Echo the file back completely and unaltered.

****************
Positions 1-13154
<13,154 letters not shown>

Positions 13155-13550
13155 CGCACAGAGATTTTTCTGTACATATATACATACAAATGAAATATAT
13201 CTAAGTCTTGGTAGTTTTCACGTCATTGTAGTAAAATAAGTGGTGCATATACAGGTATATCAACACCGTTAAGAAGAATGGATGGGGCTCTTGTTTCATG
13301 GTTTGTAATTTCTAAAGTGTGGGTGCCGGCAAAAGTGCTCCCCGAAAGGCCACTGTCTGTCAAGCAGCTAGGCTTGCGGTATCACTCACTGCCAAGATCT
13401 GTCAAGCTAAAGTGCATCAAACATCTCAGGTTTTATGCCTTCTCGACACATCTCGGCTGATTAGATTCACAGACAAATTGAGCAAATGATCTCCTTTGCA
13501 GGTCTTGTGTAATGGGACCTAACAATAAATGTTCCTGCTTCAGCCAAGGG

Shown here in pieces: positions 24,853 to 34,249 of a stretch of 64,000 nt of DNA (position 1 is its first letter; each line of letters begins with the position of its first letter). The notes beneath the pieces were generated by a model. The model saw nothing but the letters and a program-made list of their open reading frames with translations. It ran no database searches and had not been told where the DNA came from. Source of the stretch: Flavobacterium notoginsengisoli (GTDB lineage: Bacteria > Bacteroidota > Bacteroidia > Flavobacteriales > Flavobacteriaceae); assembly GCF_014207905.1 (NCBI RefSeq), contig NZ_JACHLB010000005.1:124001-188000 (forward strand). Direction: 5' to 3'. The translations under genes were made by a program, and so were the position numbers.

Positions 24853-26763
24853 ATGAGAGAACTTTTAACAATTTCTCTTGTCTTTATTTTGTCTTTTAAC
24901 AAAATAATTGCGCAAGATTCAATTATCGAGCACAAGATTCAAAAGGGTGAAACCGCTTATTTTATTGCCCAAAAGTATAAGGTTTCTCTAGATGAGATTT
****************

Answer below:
Positions 1-13154
<13,154 letters not shown>

Positions 13155-13550
13155 CGCACAGAGATTTTTCTGTACATATATACATACAAATGAAATATAT
13201 CTAAGTCTTGGTAGTTTTCACGTCATTGTAGTAAAATAAGTGGTGCATATACAGGTATATCAACACCGTTAAGAAGAATGGATGGGGCTCTTGTTTCATG
13301 GTTTGTAATTTCTAAAGTGTGGGTGCCGGCAAAAGTGCTCCCCGAAAGGCCACTGTCTGTCAAGCAGCTAGGCTTGCGGTATCACTCACTGCCAAGATCT
13401 GTCAAGCTAAAGTGCATCAAACATCTCAGGTTTTATGCCTTCTCGACACATCTCGGCTGATTAGATTCACAGACAAATTGAGCAAATGATCTCCTTTGCA
13501 GGTCTTGTGTAATGGGACCTAACAATAAATGTTCCTGCTTCAGCCAAGGG

Shown here in pieces: positions 24,853 to 34,249 of a stretch of 64,000 nt of DNA (position 1 is its first letter; each line of letters begins with the position of its first letter). The notes beneath the pieces were generated by a model. The model saw nothing but the letters and a program-made list of their open reading frames with translations. It ran no database searches and had not been told where the DNA came from. Source of the stretch: Flavobacterium notoginsengisoli (GTDB lineage: Bacteria > Bacteroidota > Bacteroidia > Flavobacteriales > Flavobacteriaceae); assembly GCF_014207905.1 (NCBI RefSeq), contig NZ_JACHLB010000005.1:124001-188000 (forward strand). Direction: 5' to 3'. The translations under genes were made by a program, and so were the position numbers.

Positions 24853-26763
24853 ATGAGAGAACTTTTAACAATTTCTCTTGTCTTTATTTTGTCTTTTAAC
24901 AAAATAATTGCGCAAGATTCAATTATCGAGCACAAGATTCAAAAGGGTGAAACCGCTTATTTTATTGCCCAAAAGTATAAGGTTTCTCTAGATGAGATTT